House passes highway spending bill
July 29, 2005
• Highway 99 may get Interstate status
• I-205's widening moves closer to reality
• Dozens of other Central Valley projects see funding in federal highway bill
• Six-year spending plan approved on a 412-8
Two of California's most heavily traveled -- and traffic clogged -- highways have moved closer to major improvements.
The Central Valley congressional delegation united Thursday in a successful effort to insert a provision in the federal highway spending bill which would begin the process of designating Highway 99 between Stockton and Bakersfield an Interstate highway.
The move is a first, but major, step to begin the process of upgrading the 254 miles of roadway, said to be the nation's most heavily traveled north-south highway that's not an Interstate.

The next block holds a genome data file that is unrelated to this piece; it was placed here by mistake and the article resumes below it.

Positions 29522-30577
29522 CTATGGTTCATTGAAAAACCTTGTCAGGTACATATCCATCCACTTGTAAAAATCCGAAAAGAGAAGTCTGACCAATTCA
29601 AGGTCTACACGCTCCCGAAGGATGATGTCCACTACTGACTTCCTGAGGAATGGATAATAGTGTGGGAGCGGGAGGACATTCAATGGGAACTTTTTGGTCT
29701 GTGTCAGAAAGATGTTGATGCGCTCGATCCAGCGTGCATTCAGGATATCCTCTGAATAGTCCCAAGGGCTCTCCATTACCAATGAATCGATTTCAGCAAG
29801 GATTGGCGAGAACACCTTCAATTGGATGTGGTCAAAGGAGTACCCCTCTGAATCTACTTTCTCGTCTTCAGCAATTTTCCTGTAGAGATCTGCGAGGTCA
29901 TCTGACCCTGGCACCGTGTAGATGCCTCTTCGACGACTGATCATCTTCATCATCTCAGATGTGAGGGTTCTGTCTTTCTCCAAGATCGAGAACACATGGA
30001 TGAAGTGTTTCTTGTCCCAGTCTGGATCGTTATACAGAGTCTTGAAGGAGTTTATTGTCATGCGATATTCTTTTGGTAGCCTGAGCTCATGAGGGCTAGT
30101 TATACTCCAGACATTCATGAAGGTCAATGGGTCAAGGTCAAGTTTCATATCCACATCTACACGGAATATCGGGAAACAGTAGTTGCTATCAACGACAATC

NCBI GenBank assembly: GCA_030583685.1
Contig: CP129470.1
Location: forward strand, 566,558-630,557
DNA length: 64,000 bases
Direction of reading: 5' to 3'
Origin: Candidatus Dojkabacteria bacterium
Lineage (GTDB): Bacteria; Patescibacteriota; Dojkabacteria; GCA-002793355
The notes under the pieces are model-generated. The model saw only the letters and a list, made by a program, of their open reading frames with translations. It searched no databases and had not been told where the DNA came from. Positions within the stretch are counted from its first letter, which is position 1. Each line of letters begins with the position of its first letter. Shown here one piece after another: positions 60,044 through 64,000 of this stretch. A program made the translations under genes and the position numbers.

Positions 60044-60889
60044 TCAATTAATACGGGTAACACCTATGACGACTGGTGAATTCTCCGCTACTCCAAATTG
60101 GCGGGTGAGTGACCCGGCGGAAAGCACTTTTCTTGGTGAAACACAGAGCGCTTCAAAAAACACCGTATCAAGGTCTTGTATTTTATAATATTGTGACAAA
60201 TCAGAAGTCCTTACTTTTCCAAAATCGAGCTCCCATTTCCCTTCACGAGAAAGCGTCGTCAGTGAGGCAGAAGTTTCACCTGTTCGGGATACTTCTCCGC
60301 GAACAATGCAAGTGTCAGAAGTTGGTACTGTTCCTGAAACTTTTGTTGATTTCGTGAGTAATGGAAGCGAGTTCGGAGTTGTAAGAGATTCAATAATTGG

"By obtaining Interstate status, Highway 99 will have access to increased federal funding, which will help widen and repair Highway 99," says Rep. Jim Costa, D-Fresno, who has been credited with leading the congressional efforts on behalf of the highway.
"This is great news for the Central Valley as Highway 99 is the most heavily traveled highway west of the Mississippi River," Mr. Costa says.
In another move that could delight motorists who ventire onto I-205 in Tracy only to think they've turned into an 11-mile long two-lane parking lot, the San Joaquin County Council of Governments has agreed to loan the state $67 million to get constructgion under by next spring to add a lane in each direction.